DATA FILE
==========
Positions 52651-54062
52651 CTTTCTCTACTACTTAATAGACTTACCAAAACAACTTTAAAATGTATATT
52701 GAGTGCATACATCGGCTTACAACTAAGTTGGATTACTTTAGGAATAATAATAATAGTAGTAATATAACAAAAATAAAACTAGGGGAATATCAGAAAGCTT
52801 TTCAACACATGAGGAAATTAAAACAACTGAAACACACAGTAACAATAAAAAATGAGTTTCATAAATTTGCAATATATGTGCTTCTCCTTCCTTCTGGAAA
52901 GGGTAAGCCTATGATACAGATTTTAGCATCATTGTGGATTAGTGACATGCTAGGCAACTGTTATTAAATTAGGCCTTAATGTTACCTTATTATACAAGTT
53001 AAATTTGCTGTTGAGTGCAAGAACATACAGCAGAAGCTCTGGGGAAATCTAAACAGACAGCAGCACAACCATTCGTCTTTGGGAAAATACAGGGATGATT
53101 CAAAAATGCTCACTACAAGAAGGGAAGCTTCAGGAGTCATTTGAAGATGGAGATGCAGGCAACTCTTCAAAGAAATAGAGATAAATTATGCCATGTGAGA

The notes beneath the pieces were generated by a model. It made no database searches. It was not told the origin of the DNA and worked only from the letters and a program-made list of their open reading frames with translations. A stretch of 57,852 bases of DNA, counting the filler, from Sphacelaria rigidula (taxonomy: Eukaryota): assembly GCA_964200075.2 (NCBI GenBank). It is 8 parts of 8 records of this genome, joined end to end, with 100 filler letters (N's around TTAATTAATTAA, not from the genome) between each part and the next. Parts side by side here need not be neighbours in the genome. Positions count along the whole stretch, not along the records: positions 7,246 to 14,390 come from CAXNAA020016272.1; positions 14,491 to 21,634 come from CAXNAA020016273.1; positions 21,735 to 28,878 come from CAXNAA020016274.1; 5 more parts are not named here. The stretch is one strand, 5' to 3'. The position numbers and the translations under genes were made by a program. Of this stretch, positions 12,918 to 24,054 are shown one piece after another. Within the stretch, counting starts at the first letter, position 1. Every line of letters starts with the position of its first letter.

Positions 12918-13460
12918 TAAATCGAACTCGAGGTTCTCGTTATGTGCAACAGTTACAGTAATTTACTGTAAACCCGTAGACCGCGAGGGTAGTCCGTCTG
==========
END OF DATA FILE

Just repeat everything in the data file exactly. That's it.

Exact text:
Positions 52651-54062
52651 CTTTCTCTACTACTTAATAGACTTACCAAAACAACTTTAAAATGTATATT
52701 GAGTGCATACATCGGCTTACAACTAAGTTGGATTACTTTAGGAATAATAATAATAGTAGTAATATAACAAAAATAAAACTAGGGGAATATCAGAAAGCTT
52801 TTCAACACATGAGGAAATTAAAACAACTGAAACACACAGTAACAATAAAAAATGAGTTTCATAAATTTGCAATATATGTGCTTCTCCTTCCTTCTGGAAA
52901 GGGTAAGCCTATGATACAGATTTTAGCATCATTGTGGATTAGTGACATGCTAGGCAACTGTTATTAAATTAGGCCTTAATGTTACCTTATTATACAAGTT
53001 AAATTTGCTGTTGAGTGCAAGAACATACAGCAGAAGCTCTGGGGAAATCTAAACAGACAGCAGCACAACCATTCGTCTTTGGGAAAATACAGGGATGATT
53101 CAAAAATGCTCACTACAAGAAGGGAAGCTTCAGGAGTCATTTGAAGATGGAGATGCAGGCAACTCTTCAAAGAAATAGAGATAAATTATGCCATGTGAGA

The notes beneath the pieces were generated by a model. It made no database searches. It was not told the origin of the DNA and worked only from the letters and a program-made list of their open reading frames with translations. A stretch of 57,852 bases of DNA, counting the filler, from Sphacelaria rigidula (taxonomy: Eukaryota): assembly GCA_964200075.2 (NCBI GenBank). It is 8 parts of 8 records of this genome, joined end to end, with 100 filler letters (N's around TTAATTAATTAA, not from the genome) between each part and the next. Parts side by side here need not be neighbours in the genome. Positions count along the whole stretch, not along the records: positions 7,246 to 14,390 come from CAXNAA020016272.1; positions 14,491 to 21,634 come from CAXNAA020016273.1; positions 21,735 to 28,878 come from CAXNAA020016274.1; 5 more parts are not named here. The stretch is one strand, 5' to 3'. The position numbers and the translations under genes were made by a program. Of this stretch, positions 12,918 to 24,054 are shown one piece after another. Within the stretch, counting starts at the first letter, position 1. Every line of letters starts with the position of its first letter.

Positions 12918-13460
12918 TAAATCGAACTCGAGGTTCTCGTTATGTGCAACAGTTACAGTAATTTACTGTAAACCCGTAGACCGCGAGGGTAGTCCGTCTG